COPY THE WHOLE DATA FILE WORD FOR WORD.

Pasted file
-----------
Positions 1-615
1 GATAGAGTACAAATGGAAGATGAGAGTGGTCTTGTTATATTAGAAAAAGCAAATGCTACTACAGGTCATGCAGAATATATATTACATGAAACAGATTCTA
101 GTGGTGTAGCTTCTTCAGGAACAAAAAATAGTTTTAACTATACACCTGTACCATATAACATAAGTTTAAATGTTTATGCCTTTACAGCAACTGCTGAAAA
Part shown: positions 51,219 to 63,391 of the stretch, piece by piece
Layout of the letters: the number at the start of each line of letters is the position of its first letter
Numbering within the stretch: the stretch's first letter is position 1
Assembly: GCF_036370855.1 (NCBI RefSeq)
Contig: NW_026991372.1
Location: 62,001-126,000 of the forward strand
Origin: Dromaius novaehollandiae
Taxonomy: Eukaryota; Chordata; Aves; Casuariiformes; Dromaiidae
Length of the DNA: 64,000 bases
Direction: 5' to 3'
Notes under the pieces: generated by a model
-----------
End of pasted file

Positions 1-615
1 GATAGAGTACAAATGGAAGATGAGAGTGGTCTTGTTATATTAGAAAAAGCAAATGCTACTACAGGTCATGCAGAATATATATTACATGAAACAGATTCTA
101 GTGGTGTAGCTTCTTCAGGAACAAAAAATAGTTTTAACTATACACCTGTACCATATAACATAAGTTTAAATGTTTATGCCTTTACAGCAACTGCTGAAAA
Part shown: positions 51,219 to 63,391 of the stretch, piece by piece
Layout of the letters: the number at the start of each line of letters is the position of its first letter
Numbering within the stretch: the stretch's first letter is position 1
Assembly: GCF_036370855.1 (NCBI RefSeq)
Contig: NW_026991372.1
Location: 62,001-126,000 of the forward strand
Origin: Dromaius novaehollandiae
Taxonomy: Eukaryota; Chordata; Aves; Casuariiformes; Dromaiidae
Length of the DNA: 64,000 bases
Direction: 5' to 3'
Notes under the pieces: generated by a model